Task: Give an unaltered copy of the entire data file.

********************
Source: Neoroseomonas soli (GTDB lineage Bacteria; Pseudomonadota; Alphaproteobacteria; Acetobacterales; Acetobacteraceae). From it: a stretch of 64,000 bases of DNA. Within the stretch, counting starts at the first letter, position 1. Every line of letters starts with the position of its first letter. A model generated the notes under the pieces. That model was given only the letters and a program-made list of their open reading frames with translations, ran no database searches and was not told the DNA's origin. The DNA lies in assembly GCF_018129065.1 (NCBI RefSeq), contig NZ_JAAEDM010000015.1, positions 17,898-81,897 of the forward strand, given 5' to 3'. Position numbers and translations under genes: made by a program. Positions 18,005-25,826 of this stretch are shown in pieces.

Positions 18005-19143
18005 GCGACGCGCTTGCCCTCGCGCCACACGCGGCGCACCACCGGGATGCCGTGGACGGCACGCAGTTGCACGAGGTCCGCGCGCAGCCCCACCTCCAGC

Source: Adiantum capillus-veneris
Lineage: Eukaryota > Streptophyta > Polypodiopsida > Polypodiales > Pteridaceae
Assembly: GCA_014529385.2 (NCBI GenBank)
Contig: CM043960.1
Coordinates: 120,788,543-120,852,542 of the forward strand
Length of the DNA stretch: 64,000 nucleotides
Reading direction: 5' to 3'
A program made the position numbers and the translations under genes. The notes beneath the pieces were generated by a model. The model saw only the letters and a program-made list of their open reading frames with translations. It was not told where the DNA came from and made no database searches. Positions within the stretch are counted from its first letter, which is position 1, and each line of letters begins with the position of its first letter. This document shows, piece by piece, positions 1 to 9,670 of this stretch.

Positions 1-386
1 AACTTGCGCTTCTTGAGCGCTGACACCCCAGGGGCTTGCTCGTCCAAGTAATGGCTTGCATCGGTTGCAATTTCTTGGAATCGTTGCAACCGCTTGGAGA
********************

Source: Neoroseomonas soli (GTDB lineage Bacteria; Pseudomonadota; Alphaproteobacteria; Acetobacterales; Acetobacteraceae). From it: a stretch of 64,000 bases of DNA. Within the stretch, counting starts at the first letter, position 1. Every line of letters starts with the position of its first letter. A model generated the notes under the pieces. That model was given only the letters and a program-made list of their open reading frames with translations, ran no database searches and was not told the DNA's origin. The DNA lies in assembly GCF_018129065.1 (NCBI RefSeq), contig NZ_JAAEDM010000015.1, positions 17,898-81,897 of the forward strand, given 5' to 3'. Position numbers and translations under genes: made by a program. Positions 18,005-25,826 of this stretch are shown in pieces.

Positions 18005-19143
18005 GCGACGCGCTTGCCCTCGCGCCACACGCGGCGCACCACCGGGATGCCGTGGACGGCACGCAGTTGCACGAGGTCCGCGCGCAGCCCCACCTCCAGC

Source: Adiantum capillus-veneris
Lineage: Eukaryota > Streptophyta > Polypodiopsida > Polypodiales > Pteridaceae
Assembly: GCA_014529385.2 (NCBI GenBank)
Contig: CM043960.1
Coordinates: 120,788,543-120,852,542 of the forward strand
Length of the DNA stretch: 64,000 nucleotides
Reading direction: 5' to 3'
A program made the position numbers and the translations under genes. The notes beneath the pieces were generated by a model. The model saw only the letters and a program-made list of their open reading frames with translations. It was not told where the DNA came from and made no database searches. Positions within the stretch are counted from its first letter, which is position 1, and each line of letters begins with the position of its first letter. This document shows, piece by piece, positions 1 to 9,670 of this stretch.

Positions 1-386
1 AACTTGCGCTTCTTGAGCGCTGACACCCCAGGGGCTTGCTCGTCCAAGTAATGGCTTGCATCGGTTGCAATTTCTTGGAATCGTTGCAACCGCTTGGAGA